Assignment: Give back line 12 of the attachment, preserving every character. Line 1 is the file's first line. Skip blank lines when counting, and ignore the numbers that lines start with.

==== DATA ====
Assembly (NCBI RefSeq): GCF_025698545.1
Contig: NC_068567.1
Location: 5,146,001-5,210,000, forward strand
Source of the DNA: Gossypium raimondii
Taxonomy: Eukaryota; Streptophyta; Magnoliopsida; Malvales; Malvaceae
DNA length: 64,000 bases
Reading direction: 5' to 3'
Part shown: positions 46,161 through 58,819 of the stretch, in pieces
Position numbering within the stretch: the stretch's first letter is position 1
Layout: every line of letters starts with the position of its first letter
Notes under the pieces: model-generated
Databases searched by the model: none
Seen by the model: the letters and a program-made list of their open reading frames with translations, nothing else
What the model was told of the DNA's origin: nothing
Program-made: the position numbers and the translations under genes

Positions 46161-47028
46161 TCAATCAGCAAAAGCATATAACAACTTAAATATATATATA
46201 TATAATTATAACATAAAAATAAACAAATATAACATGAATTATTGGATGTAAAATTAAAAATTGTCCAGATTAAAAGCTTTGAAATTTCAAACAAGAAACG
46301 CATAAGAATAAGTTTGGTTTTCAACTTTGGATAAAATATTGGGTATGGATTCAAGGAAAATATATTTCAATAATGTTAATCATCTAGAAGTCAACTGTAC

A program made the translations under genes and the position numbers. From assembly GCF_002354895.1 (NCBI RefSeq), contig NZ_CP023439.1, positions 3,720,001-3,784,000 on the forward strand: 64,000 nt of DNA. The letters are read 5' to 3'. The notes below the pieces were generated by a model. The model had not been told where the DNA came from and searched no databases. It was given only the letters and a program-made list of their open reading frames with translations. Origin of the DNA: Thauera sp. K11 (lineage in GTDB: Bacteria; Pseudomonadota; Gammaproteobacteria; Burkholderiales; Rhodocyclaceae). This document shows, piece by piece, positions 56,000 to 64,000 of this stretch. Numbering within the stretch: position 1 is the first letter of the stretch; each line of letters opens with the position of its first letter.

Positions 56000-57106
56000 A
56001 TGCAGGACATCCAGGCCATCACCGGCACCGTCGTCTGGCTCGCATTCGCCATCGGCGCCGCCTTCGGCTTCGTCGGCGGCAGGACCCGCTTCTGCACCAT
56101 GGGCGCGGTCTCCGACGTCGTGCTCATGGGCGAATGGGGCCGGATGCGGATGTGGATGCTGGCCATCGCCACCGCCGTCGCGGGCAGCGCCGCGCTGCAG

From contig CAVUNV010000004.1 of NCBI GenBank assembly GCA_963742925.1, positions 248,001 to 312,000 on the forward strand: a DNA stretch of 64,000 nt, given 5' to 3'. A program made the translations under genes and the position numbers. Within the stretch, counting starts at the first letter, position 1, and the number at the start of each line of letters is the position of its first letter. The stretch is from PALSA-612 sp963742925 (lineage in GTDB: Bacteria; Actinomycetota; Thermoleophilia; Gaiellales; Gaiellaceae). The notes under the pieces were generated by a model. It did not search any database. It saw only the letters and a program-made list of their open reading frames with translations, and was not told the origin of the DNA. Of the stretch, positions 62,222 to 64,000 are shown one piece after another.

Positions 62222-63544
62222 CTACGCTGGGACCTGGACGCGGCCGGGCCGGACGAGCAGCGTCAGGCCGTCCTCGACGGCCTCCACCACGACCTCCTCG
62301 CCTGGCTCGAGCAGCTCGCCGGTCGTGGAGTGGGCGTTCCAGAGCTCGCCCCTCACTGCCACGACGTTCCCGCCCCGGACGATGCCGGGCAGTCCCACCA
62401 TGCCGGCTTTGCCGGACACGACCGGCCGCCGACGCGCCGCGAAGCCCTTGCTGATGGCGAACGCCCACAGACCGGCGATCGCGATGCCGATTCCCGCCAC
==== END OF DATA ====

Databases searched by the model: none